The lines of the house are skewed now, and its supports grown weak. Where it once stood straight and true, it has sagged and bowed. But still it stands, ageless and timeless, looming over the town like a watchful sentinel.

And sometimes, it feeds.

May 2013: Garraty


The incessant thump of the music was starting to bug the shit out of Garraty, making his head pound in unison like the beat of some alien heart. The noise set his teeth on edge. For some reason, the DJ had really cranked it up for this one, maybe in the hope that a louder song might draw some attention from the dancer’s looks. Around him, a handful of customers—all male—seemed oblivious to the driving beat, focused on the mostly naked woman on the stage before them. They leaned forward on their barstools like dogs, their arms resting on the apron, tongues practically touching the worn pine. What had seemed like a good idea a couple of hours ago—a few beers at the club ogling some boobage was a way to avoid sitting at home in the trailer, listening to the rain fall while he tried not to think about the shit sandwich he’d been served—was starting to feel like one more bad choice in a life full of them. A little extra dribble of diarrhea on the bread, so to speak.

The stage platform looked like it had been built from scrap lumber, Garraty thought. Cheap pressboard paneling formed its sides, painted with a thick layer of black epoxy to protect against spilled drinks, spilled vomit, and probably on more than one unfortunate occasion, spilled semen. The heavy coating of paint made it simple to clean. The stage itself was pine, old flooring probably recovered from some house slated for demolition, polished to a high sheen. Frosted white bulbs sprouted from the apron, one every twelve inches all the way around. They reminded him of baby teeth coming in.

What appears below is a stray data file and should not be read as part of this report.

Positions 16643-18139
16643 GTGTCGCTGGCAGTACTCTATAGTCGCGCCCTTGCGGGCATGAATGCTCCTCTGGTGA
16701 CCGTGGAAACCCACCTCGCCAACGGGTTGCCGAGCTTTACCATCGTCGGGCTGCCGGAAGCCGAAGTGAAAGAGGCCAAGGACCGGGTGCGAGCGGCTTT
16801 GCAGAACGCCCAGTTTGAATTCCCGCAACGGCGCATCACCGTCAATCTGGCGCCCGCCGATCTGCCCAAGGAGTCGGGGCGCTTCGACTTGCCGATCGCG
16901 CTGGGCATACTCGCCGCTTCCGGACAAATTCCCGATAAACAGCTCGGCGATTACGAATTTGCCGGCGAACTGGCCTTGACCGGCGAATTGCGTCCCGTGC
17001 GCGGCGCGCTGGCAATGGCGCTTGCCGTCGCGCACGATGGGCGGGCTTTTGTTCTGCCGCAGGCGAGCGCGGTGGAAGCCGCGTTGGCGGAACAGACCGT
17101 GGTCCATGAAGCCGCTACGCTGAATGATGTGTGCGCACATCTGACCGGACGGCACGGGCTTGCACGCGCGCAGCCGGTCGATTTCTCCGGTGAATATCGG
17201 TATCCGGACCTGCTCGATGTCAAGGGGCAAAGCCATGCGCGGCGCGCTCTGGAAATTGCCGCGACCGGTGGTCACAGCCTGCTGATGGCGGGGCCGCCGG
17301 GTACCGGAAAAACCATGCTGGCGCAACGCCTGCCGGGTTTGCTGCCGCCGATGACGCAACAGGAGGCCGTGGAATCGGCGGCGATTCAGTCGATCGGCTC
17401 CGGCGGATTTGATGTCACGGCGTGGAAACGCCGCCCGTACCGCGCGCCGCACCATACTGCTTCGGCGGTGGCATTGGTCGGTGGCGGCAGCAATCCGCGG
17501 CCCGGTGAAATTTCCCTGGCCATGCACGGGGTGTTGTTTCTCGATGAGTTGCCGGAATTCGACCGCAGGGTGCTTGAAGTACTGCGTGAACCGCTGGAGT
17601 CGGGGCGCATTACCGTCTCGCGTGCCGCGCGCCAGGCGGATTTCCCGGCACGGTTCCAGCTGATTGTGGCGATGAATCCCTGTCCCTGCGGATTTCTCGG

Garraty picked up his beer and drained it, wobbling on his stool a bit, slopping a little down the front of his shirt. Fuck it, he thought. Not like it needs to be clean for work tomorrow. His waitress was across the room at the bar, and he raised one hand to signal her to bring him another one.

Up on the stage, the dancer—a chunky woman nearing forty—took a couple of running steps and jumped into the air, catching onto the pole mounted at the corner nearest Garraty. She spun around it, twisting herself so she could grab it with her legs, then let go and hung inverted with her arms out like Saint Peter crucified upside-down. Her breasts flopped into her face, mostly obscuring it. Garraty saw faint red incision scars running along the underside, where they joined her abdomen. From this angle, the silicone baggies were plainly visible, perfectly rounded domes under the pale skin. He wondered if they felt real.